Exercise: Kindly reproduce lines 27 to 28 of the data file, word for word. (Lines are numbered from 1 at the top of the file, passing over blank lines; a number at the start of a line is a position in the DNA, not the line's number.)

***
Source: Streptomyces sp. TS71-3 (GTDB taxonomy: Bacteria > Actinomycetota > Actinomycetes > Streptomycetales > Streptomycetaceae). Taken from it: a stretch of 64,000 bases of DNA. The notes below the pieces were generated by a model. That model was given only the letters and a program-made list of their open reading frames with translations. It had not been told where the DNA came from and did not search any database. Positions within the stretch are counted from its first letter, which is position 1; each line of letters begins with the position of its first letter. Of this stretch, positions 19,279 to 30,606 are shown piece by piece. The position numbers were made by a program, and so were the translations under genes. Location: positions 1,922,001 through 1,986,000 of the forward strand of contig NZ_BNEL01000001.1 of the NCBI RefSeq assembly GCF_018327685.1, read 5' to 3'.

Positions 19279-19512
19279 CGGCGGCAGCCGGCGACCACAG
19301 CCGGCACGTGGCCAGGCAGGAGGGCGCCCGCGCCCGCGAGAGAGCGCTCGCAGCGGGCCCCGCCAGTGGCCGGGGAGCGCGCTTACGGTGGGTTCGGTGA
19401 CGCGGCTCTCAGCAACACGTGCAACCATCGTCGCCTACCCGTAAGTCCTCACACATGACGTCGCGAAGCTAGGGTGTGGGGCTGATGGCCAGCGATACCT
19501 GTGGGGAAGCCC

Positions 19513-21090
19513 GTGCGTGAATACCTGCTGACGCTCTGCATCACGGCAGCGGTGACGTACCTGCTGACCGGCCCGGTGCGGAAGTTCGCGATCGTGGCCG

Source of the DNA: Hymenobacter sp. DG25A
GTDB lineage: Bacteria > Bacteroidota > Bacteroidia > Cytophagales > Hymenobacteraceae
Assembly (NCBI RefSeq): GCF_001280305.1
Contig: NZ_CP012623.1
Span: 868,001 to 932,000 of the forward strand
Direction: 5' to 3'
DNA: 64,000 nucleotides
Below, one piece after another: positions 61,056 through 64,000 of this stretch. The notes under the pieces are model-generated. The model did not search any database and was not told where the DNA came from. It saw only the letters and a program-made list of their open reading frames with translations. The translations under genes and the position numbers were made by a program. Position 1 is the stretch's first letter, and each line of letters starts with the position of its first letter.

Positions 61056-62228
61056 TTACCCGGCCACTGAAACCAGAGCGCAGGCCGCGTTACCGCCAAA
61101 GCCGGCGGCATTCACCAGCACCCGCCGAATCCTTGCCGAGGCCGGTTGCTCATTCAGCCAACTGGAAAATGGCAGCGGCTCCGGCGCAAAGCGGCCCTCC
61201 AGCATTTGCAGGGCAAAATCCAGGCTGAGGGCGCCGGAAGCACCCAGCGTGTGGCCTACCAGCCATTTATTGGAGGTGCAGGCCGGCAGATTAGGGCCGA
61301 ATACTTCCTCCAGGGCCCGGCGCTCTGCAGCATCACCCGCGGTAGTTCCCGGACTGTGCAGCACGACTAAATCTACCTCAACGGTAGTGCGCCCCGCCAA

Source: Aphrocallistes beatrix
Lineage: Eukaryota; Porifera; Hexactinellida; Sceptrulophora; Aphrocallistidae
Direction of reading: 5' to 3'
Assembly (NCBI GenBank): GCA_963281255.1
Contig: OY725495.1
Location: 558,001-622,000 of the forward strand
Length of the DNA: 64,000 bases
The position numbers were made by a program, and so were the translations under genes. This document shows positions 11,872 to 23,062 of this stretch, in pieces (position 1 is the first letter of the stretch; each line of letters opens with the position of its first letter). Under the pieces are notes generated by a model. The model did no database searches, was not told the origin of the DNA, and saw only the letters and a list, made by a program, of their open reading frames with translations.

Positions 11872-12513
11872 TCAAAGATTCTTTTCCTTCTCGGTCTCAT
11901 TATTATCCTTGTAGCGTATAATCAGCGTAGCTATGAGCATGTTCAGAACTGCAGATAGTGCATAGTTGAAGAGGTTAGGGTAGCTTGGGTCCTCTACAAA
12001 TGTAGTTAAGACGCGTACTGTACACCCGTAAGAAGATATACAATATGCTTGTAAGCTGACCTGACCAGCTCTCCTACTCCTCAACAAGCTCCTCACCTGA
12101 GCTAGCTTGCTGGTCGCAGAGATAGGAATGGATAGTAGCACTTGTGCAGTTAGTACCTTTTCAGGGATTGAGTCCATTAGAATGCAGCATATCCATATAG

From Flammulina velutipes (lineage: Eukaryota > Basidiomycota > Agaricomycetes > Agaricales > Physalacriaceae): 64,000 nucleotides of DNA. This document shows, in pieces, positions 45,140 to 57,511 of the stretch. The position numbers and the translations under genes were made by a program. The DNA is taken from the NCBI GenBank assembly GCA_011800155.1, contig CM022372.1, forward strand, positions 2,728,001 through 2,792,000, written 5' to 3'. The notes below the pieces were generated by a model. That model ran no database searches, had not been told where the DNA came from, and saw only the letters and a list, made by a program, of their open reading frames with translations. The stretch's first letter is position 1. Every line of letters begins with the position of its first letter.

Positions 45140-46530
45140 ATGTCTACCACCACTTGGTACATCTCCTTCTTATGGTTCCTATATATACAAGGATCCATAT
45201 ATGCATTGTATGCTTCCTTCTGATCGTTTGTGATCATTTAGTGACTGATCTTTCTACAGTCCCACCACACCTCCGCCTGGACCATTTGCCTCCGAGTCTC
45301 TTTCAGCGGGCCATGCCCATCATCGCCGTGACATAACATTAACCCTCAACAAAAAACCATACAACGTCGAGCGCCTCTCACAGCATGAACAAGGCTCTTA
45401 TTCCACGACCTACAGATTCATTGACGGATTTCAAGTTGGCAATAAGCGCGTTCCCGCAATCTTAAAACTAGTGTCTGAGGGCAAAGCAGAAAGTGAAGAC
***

Location: 558,001-622,000 of the forward strand
Length of the DNA: 64,000 bases